Font Design 101: The Process of Creating a Type
Rules. Embrace rules, as they can define a new font-making project, give it guiderails and keep the new type on a specific trajectory. Even in such a creative process of designing new type, the technical nature of crafting a font requires a mixture of art and plenty of well-guided science, all while building new and solving problems.
Hitting the Books Is the First Step
Before a font designer can tackle a new design, they must first settle on that problem to solve. Fonts generally get created in one of two avenues, either speculative based on the whim of a designer or to fit a specific client need.
No matter the genesis, research kicks off every project. “You need to have a sense of what things have been tried and what you can learn from,” says Ben Kiel, co-founder of XYZ Type.
“The research can also include usage,” says Kiel. “If it is client-focused it can be easier because the answers are there. You are setting up a set of metrics or guideposts for the design.”
Having usage and a client define the guideposts give a narrower design road to travel, often making decisions easier.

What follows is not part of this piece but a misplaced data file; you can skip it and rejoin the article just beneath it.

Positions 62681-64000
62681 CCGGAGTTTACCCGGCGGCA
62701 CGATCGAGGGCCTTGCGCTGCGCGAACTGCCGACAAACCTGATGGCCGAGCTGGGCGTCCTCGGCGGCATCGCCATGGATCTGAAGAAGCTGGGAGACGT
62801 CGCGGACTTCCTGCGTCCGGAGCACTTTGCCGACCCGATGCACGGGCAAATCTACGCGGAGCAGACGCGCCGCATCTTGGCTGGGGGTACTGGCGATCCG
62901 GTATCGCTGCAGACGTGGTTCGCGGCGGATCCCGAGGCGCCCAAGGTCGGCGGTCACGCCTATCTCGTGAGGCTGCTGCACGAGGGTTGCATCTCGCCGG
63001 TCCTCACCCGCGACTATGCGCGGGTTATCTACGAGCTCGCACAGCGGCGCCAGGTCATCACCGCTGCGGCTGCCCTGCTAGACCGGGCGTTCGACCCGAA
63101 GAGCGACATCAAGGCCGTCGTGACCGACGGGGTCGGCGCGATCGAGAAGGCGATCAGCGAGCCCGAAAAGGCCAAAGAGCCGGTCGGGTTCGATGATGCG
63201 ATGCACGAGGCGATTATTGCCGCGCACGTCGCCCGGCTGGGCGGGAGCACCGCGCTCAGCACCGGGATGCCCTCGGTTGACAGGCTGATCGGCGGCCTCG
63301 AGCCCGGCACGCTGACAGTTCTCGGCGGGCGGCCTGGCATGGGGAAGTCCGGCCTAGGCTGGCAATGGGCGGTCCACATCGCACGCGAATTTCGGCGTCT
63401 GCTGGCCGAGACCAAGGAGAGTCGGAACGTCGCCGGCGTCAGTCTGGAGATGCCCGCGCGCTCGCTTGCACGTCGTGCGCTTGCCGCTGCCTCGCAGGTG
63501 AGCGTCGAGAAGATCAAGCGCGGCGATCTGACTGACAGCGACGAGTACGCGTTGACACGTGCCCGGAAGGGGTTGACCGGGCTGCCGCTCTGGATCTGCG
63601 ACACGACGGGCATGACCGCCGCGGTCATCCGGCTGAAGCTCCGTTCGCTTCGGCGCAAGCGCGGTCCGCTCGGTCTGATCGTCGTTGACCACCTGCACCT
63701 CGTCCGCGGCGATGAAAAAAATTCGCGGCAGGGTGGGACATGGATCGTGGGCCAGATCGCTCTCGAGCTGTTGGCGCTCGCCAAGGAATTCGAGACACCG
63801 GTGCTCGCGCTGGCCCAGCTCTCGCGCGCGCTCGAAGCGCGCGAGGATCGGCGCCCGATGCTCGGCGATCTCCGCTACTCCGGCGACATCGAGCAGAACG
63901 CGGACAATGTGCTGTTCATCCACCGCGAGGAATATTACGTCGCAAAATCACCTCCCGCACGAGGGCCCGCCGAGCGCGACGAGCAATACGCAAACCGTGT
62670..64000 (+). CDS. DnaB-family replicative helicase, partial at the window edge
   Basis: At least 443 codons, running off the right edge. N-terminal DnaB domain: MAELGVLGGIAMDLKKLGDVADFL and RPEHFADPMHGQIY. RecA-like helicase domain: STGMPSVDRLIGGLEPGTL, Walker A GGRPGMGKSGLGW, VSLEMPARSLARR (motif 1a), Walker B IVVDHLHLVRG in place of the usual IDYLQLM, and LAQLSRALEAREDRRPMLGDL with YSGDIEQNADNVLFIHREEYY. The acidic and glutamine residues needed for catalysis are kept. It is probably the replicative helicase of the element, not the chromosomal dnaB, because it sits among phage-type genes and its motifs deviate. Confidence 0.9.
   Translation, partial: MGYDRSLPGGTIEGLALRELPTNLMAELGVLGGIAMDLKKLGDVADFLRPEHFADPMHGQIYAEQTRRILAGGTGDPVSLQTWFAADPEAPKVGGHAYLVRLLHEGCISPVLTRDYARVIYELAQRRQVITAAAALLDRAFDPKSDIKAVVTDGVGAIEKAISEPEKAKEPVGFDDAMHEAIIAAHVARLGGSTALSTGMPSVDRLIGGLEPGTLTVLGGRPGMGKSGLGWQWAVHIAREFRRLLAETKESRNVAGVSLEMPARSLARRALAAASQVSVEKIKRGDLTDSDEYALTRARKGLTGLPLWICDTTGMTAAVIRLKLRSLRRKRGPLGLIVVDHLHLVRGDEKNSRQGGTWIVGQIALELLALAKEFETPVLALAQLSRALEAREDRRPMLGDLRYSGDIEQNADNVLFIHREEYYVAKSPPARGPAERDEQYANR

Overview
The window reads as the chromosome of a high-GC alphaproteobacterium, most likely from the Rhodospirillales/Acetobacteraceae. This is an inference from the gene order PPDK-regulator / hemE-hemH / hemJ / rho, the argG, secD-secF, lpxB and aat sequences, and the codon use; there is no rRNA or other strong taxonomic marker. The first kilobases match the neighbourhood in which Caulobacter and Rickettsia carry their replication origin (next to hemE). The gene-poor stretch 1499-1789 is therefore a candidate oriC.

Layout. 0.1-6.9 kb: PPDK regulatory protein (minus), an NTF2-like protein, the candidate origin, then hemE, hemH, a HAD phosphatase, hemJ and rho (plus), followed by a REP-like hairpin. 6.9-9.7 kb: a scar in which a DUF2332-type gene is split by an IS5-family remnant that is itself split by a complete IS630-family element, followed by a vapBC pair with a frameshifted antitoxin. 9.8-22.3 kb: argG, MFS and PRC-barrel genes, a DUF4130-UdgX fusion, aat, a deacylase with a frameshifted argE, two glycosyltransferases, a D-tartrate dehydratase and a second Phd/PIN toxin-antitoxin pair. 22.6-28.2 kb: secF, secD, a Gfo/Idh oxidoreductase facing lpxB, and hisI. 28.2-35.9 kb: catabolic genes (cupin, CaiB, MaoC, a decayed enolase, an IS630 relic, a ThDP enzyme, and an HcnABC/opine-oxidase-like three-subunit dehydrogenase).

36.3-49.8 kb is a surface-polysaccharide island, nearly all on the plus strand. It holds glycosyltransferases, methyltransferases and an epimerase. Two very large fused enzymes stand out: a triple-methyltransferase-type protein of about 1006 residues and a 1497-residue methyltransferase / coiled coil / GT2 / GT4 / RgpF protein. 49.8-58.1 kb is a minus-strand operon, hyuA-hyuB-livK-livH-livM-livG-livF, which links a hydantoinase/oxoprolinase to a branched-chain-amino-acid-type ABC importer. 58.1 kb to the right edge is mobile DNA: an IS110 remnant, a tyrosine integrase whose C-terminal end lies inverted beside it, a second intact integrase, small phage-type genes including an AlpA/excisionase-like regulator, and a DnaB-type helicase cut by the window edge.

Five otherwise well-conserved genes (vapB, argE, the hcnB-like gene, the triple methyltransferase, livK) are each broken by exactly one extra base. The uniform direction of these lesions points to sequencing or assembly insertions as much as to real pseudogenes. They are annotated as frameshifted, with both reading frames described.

“It is a text typeface or display, will it be used large or small, does it need to look good here or there?” Kiel asks. “There are a bunch of things a type needs to do.”
Function First and Setting the Rules
Miguel Reyes, former graphic designer turned font designer for Commercial Type and now based outside of Mexico City, says he still thinks like a graphic designer and tries to find what holes the font needs to fill. “It is not just about the aesthetics,” he says, “it is more about functionality.”
All along the design process, says Jesse Ragan, co-founder of XYZ Type, questions will pop up and having a clear brief of the goal of the font creates limiting factors and helps frame those questions to more easily find the answers.
A Sketching Start
With the rules set — some designers make them stricter than others — the sketching can start. Reyes says he almost exclusively works digitally to save time in not remaking hand drawn sketches.
With a few different approaches to the same question, designers create an initial form and then really start pushing the boundaries to see what the most extreme version of the type could be. “You want to explore and go too far to know where the limit is,” Kiel says. “If you don’t go too far in the initial phase, you don’t know what could have been. You need to have a visual reference of what is too much.”